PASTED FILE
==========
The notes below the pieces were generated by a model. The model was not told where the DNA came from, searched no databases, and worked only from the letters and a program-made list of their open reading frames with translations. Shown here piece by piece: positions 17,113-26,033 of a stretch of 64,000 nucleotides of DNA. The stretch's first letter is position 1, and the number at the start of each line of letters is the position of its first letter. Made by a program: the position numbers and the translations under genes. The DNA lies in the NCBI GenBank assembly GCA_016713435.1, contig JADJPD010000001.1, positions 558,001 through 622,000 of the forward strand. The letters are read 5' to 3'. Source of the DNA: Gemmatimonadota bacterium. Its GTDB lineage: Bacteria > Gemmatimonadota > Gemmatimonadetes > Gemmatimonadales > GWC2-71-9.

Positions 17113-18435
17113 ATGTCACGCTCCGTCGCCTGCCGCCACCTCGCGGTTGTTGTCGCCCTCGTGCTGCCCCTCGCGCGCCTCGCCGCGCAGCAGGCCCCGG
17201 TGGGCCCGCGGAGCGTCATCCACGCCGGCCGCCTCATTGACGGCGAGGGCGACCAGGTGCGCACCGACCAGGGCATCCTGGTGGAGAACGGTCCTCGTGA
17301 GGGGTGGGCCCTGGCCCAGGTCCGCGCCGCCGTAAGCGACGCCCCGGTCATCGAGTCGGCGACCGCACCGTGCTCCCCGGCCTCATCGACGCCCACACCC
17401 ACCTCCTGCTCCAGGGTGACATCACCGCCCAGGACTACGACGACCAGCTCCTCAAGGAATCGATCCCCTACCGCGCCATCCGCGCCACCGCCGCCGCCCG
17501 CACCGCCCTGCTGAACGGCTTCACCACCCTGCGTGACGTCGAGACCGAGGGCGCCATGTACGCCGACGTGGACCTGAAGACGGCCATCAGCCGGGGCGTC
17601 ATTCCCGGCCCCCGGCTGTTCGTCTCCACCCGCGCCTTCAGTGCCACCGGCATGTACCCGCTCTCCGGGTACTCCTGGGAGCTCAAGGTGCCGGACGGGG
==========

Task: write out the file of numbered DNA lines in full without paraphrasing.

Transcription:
The notes below the pieces were generated by a model. The model was not told where the DNA came from, searched no databases, and worked only from the letters and a program-made list of their open reading frames with translations. Shown here piece by piece: positions 17,113-26,033 of a stretch of 64,000 nucleotides of DNA. The stretch's first letter is position 1, and the number at the start of each line of letters is the position of its first letter. Made by a program: the position numbers and the translations under genes. The DNA lies in the NCBI GenBank assembly GCA_016713435.1, contig JADJPD010000001.1, positions 558,001 through 622,000 of the forward strand. The letters are read 5' to 3'. Source of the DNA: Gemmatimonadota bacterium. Its GTDB lineage: Bacteria > Gemmatimonadota > Gemmatimonadetes > Gemmatimonadales > GWC2-71-9.

Positions 17113-18435
17113 ATGTCACGCTCCGTCGCCTGCCGCCACCTCGCGGTTGTTGTCGCCCTCGTGCTGCCCCTCGCGCGCCTCGCCGCGCAGCAGGCCCCGG
17201 TGGGCCCGCGGAGCGTCATCCACGCCGGCCGCCTCATTGACGGCGAGGGCGACCAGGTGCGCACCGACCAGGGCATCCTGGTGGAGAACGGTCCTCGTGA
17301 GGGGTGGGCCCTGGCCCAGGTCCGCGCCGCCGTAAGCGACGCCCCGGTCATCGAGTCGGCGACCGCACCGTGCTCCCCGGCCTCATCGACGCCCACACCC
17401 ACCTCCTGCTCCAGGGTGACATCACCGCCCAGGACTACGACGACCAGCTCCTCAAGGAATCGATCCCCTACCGCGCCATCCGCGCCACCGCCGCCGCCCG
17501 CACCGCCCTGCTGAACGGCTTCACCACCCTGCGTGACGTCGAGACCGAGGGCGCCATGTACGCCGACGTGGACCTGAAGACGGCCATCAGCCGGGGCGTC
17601 ATTCCCGGCCCCCGGCTGTTCGTCTCCACCCGCGCCTTCAGTGCCACCGGCATGTACCCGCTCTCCGGGTACTCCTGGGAGCTCAAGGTGCCGGACGGGG